En EspaŅol

Q. Who is Mr. Smarty Plants?

A: There are those who suspect Wildflower Center volunteers are the culpable and capable culprits. Yet, others think staff members play some, albeit small, role. You can torture us with your plant questions, but we will never reveal the Green Guru's secret identity.

Help us grow by giving to the Plant Database Fund or by becoming a member

Did you know you can access the Native Plant Information Network with your web-enabled smartphone?


Ask Mr. Smarty Plants

Ask Mr. Smarty Plants is a free service provided by the staff and volunteers at the Lady Bird Johnson Wildflower Center.

Search Smarty Plants
See a list of all Smarty Plants questions
Can't find the answer in our existing FAQs, submit a question to Mr. Smarty Plants.
Need help with plant identification, visit the plant identification page.
rate this answer
Not Yet Rated

Monday - March 09, 2009

From: North St Paul, MN
Region: Midwest
Topic: Propagation
Title: Will my Lisianthus survive the winter in Minnesota for another growing season?
Answered by: Jimmy Mills


Do you know if Lisianthus plants planted one year, will come back the next year? We bought 6 gorgeous healthy plants last summer from a MN grower. We enjoyed them all last Summer and are wondering if they will survive our winter for another growing season?


Lisianthus  is one of several common names associated with this plant. It is also referred to as Prairie Gentian, Prairie Rose or Texas Bluebell. The scientific name is Eustoma exaltatum ssp. russellianum (showy prairie gentian). The plants that are grown today are derived from an American wildflower that is native to the prairie from Colorado to Nebraska and down to Texas. The wild, native plant has blue flowers; however, commercial breeders have developed plants with larger blooms in a wide color palette. Our NPIN database describes Lisianthus as an annual, a biennial, or a perennial, depending on where the plant is grown. In the southern part of of its native range, it is a perennial. The survival of your plants is also largely dependent on how they were treated over the winter.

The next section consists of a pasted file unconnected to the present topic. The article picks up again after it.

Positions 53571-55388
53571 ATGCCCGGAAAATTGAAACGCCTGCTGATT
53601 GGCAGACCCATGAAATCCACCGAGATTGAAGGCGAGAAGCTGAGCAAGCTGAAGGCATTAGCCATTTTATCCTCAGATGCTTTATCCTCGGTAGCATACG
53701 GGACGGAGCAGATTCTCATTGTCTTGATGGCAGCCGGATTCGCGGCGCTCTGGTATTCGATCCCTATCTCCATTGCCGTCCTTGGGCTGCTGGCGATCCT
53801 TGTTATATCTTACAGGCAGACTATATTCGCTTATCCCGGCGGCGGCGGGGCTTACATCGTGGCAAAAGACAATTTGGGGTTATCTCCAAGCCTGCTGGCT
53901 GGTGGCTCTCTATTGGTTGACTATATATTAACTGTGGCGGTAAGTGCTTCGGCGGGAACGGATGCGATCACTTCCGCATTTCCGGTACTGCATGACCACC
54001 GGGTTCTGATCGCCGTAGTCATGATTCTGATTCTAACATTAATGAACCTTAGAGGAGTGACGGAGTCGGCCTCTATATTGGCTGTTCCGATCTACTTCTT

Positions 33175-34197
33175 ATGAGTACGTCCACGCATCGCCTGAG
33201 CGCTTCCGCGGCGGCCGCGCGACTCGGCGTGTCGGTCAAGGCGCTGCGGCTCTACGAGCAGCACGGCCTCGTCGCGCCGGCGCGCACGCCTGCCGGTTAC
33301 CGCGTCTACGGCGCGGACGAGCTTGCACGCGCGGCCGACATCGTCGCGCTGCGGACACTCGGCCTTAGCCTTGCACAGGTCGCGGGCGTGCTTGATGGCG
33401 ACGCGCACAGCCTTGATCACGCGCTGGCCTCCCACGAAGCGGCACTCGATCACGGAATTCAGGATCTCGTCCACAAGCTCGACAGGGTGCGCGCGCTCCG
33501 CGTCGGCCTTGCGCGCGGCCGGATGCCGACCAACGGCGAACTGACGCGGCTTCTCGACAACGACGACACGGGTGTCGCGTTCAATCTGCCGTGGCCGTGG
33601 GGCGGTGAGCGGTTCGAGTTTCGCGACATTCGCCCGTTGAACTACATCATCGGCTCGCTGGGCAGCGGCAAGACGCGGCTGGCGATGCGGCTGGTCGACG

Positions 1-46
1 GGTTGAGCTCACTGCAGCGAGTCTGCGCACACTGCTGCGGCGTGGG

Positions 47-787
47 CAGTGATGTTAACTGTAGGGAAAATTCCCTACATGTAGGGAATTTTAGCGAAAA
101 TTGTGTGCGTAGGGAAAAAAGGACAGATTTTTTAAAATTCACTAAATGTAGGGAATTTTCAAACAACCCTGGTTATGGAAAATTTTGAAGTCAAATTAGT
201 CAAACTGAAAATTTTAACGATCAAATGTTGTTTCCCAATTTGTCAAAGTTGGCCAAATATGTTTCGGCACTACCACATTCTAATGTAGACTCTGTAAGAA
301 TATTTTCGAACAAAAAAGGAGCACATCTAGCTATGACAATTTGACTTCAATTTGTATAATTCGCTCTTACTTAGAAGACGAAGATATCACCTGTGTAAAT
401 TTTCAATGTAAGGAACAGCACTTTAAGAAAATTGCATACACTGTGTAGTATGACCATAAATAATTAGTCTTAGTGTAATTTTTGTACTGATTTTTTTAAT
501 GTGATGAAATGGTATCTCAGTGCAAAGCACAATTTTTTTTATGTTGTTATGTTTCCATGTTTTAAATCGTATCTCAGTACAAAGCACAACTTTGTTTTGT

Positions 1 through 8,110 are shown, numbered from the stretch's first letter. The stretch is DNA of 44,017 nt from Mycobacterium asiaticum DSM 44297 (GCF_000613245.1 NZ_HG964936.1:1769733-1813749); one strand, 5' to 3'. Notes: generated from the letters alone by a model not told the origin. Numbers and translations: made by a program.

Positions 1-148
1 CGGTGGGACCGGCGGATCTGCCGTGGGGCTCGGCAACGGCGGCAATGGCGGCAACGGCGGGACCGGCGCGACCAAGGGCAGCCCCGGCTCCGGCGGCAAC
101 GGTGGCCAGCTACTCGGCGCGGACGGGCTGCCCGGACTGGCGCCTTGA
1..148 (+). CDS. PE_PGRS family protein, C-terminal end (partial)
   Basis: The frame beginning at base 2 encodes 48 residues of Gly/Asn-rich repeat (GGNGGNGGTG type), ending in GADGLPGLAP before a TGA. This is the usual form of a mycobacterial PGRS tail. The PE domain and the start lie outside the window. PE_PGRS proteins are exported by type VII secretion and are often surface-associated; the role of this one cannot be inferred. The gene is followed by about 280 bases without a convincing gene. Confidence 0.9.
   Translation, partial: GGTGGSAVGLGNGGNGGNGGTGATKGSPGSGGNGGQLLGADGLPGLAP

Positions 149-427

I'm going to refer you to a link where a grower describes his experiences with Lisianthus in Chicago.

Eustoma exaltatum ssp. russellianum



More Propagation Questions

Making cuttings from purple sage in Austin, TX.
May 15, 2012 - I would like to plant additional purple sage for landscaping. May I do this with cuttings from an existing adult plant? If so, how and when would be the best method? I live in Lago Vista, TX
view the full question and answer

Sprouts from stems of plants from Happy Yard IN
September 28, 2013 - Is it normal for a plant to start a sprout from its own root system next to the stock/stem? Is it trying to regrow?
view the full question and answer

Saving seeds of western red cedar from Monroe WA
June 06, 2011 - I would like to know how to save and store seeds of western redcedar if not planning on planting them their current year.
view the full question and answer

Seed propagation for Goldeneye Sunflower for Austin
October 30, 2010 - I have been unable to find Golden Eye seed, and am therefore thinking about harvesting seed from existing plants. My question is: At what stage of the development do I make the harvest of fully develo...
view the full question and answer

Propagation of an agave from Dripping Springs TX
April 30, 2014 - Hi there, I have a Century Agave in my backyard. It is over 6 feet tall and is now producing the center stalk. I understand that means the plant is going to die. My question is how to harvest the pups...
view the full question and answer

Support the Wildflower Center by Donating Online or Becoming a Member today.
© 2015 Lady Bird Johnson Wildflower Center